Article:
And yeah, I could pull a Faulkner Fox and start compiling lists of Frequent Parenting Miles, but I'm just too damn lazy, tired, and, this particular week, sick to give myself even more work like that. Always have been, really...and, having grown up in a household where screaming, yelling arguments were the norm (an experience that also had me boycotting cursing for most of my childhood and adolescent days), I hate escalating things to that kind of conflict, because I also know I will end up being the irrational, crazy one in the mix who has no logic supporting her end of the conflict and thus does not count.
But the world of the home and the world of parenting are irrational spheres, for God's sake. The processes of applying the logic of my husband's greater income, his longer hours at work and traveling to and from work, and his stresses from the adult world on this house and this child ought to be studied as scientific phenomena in themselves.... phenomena, that, by all rights, ought to fall into a black hole just outside our front steps and outside the grounds of our son's charter school and religious school....but his attempt to apply his logic to all of this is illogical in itself. Like his stated belief that the streetcar operates on a schedule.
So all I'm left with is appreciating the intricacies of the mess we're in as marrieds with child...and still, even while being the slacker mom that I am, having to do more with the little guy, his school, and the home than my husband does.
I'd say we're turning back the clock if it weren't for the fact that I think we already live in parallel universes.
*And yes, I know Sandra Tsing Loh has proclaimed her affair, divorce, and subsequent dissatisfaction with the institution of marriage in the past year. I know also that her criticisms and those of her friends in the Atlantic article about marriage aren't universally lauded. But this stuff keeps on coming out for many, many reasons, and they're not just personal and one-on-one dynamically based - they are symptomatic of how we are most emphatically not changing for the better, but, if we are changing, it is after having run out of excuses and having been dragged, kicking and screaming, against our wills into it. Now how logical is that?
Update, 5:38 PM: Perhaps if we all started out with this cake on the wedding day, we'd all be a little happier.
Thursday, November 12, 2009
But hey, sickness knows no stop when it comes to blogging, as you can see. And the FREE Blogging 101 course at the Bridge Lounge is also not dependent upon my sniffles and coughs to get going in full swing. So head on over there come 6:30 PM with laptop in tow (doesn't matter if it's yours or not). You'll be glad you did.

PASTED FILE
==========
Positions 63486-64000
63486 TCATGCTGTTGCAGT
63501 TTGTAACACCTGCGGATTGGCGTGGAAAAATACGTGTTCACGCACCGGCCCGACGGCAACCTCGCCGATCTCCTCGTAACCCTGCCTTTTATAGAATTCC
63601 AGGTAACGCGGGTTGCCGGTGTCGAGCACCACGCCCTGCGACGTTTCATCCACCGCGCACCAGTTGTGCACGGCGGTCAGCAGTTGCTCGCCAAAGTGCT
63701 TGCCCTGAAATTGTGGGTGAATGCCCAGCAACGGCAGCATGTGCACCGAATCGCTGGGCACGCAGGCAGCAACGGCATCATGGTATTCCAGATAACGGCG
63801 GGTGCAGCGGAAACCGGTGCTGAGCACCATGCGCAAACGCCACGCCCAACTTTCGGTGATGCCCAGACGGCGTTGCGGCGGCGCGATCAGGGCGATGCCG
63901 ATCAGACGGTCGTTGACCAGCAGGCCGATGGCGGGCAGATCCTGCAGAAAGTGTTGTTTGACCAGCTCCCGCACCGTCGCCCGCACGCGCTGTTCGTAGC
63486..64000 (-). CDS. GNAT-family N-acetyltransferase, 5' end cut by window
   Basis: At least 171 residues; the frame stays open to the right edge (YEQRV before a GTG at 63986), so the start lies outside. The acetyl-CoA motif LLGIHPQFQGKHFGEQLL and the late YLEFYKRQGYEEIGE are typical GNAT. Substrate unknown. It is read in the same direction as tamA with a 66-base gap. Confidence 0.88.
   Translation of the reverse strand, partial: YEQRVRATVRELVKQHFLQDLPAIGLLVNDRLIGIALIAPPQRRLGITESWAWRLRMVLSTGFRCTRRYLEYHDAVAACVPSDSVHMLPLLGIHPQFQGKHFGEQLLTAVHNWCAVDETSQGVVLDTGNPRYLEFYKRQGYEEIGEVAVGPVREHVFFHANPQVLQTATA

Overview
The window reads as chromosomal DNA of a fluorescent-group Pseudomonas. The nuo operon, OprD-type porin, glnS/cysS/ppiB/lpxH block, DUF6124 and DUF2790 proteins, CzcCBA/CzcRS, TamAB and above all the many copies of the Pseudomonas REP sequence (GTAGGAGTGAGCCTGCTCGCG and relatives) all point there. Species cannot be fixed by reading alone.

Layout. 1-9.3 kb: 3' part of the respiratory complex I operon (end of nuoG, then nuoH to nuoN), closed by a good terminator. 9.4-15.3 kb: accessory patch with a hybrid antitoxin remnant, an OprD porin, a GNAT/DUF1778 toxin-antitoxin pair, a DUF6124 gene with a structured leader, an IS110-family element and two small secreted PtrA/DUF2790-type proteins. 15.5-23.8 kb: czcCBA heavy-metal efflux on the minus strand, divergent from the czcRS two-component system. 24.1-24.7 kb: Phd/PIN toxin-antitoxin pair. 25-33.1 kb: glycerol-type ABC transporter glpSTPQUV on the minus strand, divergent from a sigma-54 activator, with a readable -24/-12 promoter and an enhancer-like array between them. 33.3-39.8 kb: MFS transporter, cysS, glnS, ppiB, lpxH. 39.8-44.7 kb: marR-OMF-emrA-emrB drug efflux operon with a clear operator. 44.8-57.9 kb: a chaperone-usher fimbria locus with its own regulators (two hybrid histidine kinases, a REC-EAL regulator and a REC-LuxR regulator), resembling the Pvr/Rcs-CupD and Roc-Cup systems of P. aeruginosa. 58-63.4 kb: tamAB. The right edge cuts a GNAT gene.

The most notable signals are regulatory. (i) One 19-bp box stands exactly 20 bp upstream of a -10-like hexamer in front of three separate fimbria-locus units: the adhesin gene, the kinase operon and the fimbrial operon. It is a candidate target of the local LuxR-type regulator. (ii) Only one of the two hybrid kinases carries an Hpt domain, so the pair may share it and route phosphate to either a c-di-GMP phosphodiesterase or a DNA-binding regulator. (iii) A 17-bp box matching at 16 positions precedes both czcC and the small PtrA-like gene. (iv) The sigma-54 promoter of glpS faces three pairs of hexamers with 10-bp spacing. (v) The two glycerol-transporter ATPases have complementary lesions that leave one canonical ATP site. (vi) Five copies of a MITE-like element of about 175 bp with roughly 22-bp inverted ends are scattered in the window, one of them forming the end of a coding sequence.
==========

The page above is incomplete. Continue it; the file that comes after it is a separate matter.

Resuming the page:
And, in honor of the title of my post at the Rising Tide blog, I give you this earworm. Enjoy!
Tuesday, November 10, 2009
I have to wonder if the rappers who sampled the Miami Boys Choir have any understanding of the particular music they're rhyming over...
Eshet Chayil - A Woman of Valor
An accomplished woman, who can find? Her value is far beyond pearls.
Her husband's heart relies on her and he shall lack no fortune.
She does him good and not evil, all the days of her life.
She seeks wool and flax, and works with her hands willingly.
She is like the merchant ships, she brings her bread from afar.
She arises while it is still night, and gives food to her household and a portion to her maidservants.
She plans for a field, and buys it. With the fruit of her hands she plants a vineyard.
She girds her loins in strength, and makes her arms strong.
She knows that her merchandise is good. Her candle does not go out at night.
She sets her hands to the distaff, and holds the spindle in her hands.
She extends her hands to the poor, and reaches out her hand to the needy.
She fears not for her household because of snow, because her whole household is warmly dressed.
She makes covers for herself, her clothing is fine linen and purple.
Her husband is known at the gates, when he sits among the elders of the land.
She makes a cloak and sells it, and she delivers aprons to the merchant.
Strength and honor are her clothing, she smiles at the future.
She opens her mouth in wisdom, and the lesson of kindness is on her tongue.
She watches over the ways of her household, and does not eat the bread of idleness.